Imagine that: doing a little more of what you may have done too much of during your primary career, but enjoying it for its own sake, its networking properties and social stimulation. And, incidentally, adding a little to your retirement nest egg while you’re at it.

Continue Reading…

Me, retired? No way!

The other day I was at my local bank branch doing some business and the teller asked me how I was enjoying my retirement.

Hearing that surprised me but then I realized they had a message on their computer system that identified me as a retired employee of the bank.

For some reason I felt the need to defend myself and started to explain that I in fact was not retired, that I was busier than ever running my blog, selling my book, serving as a retirement coach and doing public speaking. But then I had a sudden change of heart and decided to stop what I was doing. I realized that defending myself was the OLDME raising its ugly head again and I don’t like OLDME anymore.

Label Me Anything But Retired!

The word retirement is being thrown around these days, describing so many things from the old style “full stop” retirement to everything but the kitchen sink. I believe lack of clarity is causing confusion for a lot of people these days.

Why should we automatically label someone retired just because they decided to leave a job which in my particular case lasted for 36 years? Continue Reading…

Easy Payment solutions for Home-based businesses

By Cher Zevala

Special to the Financial Independence Hub

More and more people are striking out on their own and starting their own businesses. Whether they simply want the freedom to work from anywhere in the world or feel they have something worthwhile and valuable to contribute to the business world, today is the age of startups and home-based businesses and customers are flocking to them.

For the owners and managers of these businesses things can look a lot different when, all of a sudden, you have to be the receptionist, the accountant, the inventory manager, and virtually everyone else who staffs a business. However, most of these are one-person operations, which can be difficult to manage.

The end result of any business is to make a profit. While you need to direct your attention to all aspects of your new business the ultimate goal is to get paid;  if your company exists solely on the web you’ll need the tools to make it easy for your customers and clients to pay you. Here are few easy payment options that accomplish that:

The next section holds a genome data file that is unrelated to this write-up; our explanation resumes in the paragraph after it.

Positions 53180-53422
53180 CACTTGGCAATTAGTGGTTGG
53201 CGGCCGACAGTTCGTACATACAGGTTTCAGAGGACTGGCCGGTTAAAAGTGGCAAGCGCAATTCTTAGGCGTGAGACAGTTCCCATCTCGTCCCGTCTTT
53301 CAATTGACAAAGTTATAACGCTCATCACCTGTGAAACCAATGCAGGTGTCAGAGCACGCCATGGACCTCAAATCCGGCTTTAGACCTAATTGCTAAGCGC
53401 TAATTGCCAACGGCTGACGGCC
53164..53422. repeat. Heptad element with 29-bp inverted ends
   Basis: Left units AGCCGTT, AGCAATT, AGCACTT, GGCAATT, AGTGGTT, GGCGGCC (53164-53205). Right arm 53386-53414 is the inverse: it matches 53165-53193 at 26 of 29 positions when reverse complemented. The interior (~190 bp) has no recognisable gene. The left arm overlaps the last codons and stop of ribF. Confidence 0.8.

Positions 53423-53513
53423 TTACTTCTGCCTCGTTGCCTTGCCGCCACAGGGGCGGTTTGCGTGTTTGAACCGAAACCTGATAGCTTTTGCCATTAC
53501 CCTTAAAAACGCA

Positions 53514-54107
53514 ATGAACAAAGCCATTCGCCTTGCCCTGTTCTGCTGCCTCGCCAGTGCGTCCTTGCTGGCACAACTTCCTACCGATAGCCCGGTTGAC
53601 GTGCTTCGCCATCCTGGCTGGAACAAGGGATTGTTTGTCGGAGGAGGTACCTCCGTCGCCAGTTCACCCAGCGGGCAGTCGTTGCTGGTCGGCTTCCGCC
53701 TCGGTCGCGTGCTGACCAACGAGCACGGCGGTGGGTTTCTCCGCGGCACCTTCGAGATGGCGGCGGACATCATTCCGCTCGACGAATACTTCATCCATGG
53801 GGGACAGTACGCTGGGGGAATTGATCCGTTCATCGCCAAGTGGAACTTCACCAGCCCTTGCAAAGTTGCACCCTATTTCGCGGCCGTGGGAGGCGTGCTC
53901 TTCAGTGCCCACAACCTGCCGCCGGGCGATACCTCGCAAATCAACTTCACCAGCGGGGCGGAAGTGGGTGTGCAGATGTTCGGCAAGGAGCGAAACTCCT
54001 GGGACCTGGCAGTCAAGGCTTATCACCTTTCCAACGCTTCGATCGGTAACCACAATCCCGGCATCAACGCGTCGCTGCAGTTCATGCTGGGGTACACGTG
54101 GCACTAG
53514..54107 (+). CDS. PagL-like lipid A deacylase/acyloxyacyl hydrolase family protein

PayPal

In many ways the dinosaur of online payment systems, PayPal remains an easy way to receive payments provided your customer has a PayPal account. Not as popular as it used to be, it’s still a wise choice to have a PayPal payment option on your business website.

The funds you receive can be transferred to your bank account but some people choose the option to leave money in their PayPal account and use it for other purchases that offer PayPal. The choice is entirely up to you.

E-Commerce Plug-ins

Continue Reading…

Business owners need to step up Wealth transfer plans for next generation

Here’s my latest High Net Worth blog for the Financial Post, titled Only 40% of new business owners have transition in place, says new report.

The latest in a series of global surveys by RBC Wealth Management and Scorpio Partnership finds that while more than a third of business owners in the United States, Canada and the United Kingdom  have a full formal plan in place to pass their wealth on to their heirs, one in five have not even started to plan.

RBC surveyed 384 high-net-worth and ultra-high-net-worth individuals in the three countries, with average investible wealth of US$6.4 million. While 51% of business owners have a will in place, a startling 22% have not yet started any sort of wealth transfer preparations; which means “the majority of business owners are relatively unprepared to pass on their financial legacy,” the report says.

One of the experts I consulted was business transition and valuation expert Ian R. Campbell, who  recently wrote a Hub blog about Donald Trump’s business transition plans for his high-profile family members. It was also the basis for an earlier Financial Post column by me headlined Donald Trump is upping the ante in the Wealth Transfer game.

Continue Reading…